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UBC Theses and Dissertations

Computer modeling of temperature profiles in freezing ground Webb, Fern Marisa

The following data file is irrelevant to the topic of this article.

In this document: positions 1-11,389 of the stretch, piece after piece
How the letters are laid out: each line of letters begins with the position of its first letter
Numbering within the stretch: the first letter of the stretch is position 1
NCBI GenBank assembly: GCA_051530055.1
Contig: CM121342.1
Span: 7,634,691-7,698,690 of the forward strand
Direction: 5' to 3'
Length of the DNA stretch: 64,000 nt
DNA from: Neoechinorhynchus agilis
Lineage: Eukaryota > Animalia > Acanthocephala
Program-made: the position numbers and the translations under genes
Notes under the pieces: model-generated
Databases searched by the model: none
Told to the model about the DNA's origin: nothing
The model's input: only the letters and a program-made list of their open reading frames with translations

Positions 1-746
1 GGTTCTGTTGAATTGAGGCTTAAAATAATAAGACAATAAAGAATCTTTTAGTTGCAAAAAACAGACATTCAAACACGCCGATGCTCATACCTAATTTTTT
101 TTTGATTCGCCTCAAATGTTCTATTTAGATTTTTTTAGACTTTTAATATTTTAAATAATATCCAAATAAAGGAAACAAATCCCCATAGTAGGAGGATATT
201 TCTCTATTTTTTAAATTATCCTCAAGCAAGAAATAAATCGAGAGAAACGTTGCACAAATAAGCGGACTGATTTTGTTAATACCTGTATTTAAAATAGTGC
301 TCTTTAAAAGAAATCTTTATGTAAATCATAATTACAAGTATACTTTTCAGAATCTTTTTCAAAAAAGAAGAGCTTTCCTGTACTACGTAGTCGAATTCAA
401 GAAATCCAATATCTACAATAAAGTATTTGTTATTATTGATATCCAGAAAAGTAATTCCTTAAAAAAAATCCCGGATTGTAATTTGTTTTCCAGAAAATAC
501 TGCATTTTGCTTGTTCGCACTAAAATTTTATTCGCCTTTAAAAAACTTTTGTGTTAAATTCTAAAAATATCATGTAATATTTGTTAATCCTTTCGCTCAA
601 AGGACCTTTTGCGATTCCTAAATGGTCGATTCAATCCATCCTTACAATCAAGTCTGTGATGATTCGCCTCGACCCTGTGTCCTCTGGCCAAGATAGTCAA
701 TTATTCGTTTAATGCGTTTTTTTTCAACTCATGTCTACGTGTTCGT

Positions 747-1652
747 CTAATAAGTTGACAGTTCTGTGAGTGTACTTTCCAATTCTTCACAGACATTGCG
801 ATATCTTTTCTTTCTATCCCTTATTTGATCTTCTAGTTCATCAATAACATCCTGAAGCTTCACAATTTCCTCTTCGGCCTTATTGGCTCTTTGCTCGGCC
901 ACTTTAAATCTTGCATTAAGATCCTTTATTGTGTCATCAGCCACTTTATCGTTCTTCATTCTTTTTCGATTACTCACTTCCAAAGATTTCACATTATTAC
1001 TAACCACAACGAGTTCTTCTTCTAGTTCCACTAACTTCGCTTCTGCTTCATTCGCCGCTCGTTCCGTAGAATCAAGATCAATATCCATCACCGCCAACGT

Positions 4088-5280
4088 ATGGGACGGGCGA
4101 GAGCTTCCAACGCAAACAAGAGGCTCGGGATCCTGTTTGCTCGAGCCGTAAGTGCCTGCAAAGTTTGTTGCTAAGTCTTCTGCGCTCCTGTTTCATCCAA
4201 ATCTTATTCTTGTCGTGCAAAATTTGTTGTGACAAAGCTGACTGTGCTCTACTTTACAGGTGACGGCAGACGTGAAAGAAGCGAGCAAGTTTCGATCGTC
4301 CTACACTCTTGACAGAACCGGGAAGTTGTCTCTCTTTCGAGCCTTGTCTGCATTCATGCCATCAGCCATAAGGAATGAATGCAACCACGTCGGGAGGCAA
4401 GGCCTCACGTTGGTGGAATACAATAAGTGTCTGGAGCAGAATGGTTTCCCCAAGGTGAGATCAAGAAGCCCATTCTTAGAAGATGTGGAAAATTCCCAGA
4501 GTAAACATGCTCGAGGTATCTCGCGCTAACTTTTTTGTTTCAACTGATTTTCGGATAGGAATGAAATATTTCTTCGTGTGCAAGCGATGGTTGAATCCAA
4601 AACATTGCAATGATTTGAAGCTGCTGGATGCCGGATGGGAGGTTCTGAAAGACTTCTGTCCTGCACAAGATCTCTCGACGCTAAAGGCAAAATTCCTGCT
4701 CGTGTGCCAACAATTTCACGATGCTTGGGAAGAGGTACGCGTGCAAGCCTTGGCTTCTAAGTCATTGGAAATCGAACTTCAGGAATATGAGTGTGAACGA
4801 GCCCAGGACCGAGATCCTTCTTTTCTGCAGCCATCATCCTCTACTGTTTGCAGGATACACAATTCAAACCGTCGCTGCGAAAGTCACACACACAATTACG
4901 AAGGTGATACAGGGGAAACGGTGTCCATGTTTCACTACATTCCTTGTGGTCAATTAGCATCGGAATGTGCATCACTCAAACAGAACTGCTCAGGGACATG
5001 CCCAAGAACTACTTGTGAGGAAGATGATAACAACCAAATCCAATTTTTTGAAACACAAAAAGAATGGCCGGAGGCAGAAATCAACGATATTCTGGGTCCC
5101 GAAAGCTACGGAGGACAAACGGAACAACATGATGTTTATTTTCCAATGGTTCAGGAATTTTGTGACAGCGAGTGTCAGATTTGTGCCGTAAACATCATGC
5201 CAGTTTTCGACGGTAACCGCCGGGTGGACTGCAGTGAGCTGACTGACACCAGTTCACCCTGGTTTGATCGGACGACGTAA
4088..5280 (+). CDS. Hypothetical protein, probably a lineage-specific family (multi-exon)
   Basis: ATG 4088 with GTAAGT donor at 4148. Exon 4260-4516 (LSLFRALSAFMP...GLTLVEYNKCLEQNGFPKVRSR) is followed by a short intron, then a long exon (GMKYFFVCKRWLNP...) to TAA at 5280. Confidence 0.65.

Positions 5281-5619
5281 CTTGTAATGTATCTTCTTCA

Greater than 50% of the area of Canada is underlain by permafrost, a thermal condition defined by mean ground temperatures remaining below 0° for a minimum of two consecutive years. The condition of frozen ground bears on many aspects of northern ecology, climate, engineering and society. The temperature based definition of permafrost highlights that understanding the condition of permafrost requires understanding the temperature distribution and energy balance of the ground. Physically based numerical modeling of earth systems is a tool for understanding how past geoclimate conditions have produced current features, and how prospective changes in forcing might manifest future changes in landscape or climate. I have developed a numerical model to solve for a one-dimensional temperature distribution responding to time-dependent boundary conditions. Novel features of the model are a coordinate transformation which allows for a spatially mobile upper domain boundary, and a constituent mixture approach to define temperature dependent thermophysical soil properties. The model development is guided by a desire to minimize the stringency of input data requirements due to the sparse availability of quantitative information on soil properties and surface conditions. A variety of model applications are demonstrated using synthetic simulations and real world data.

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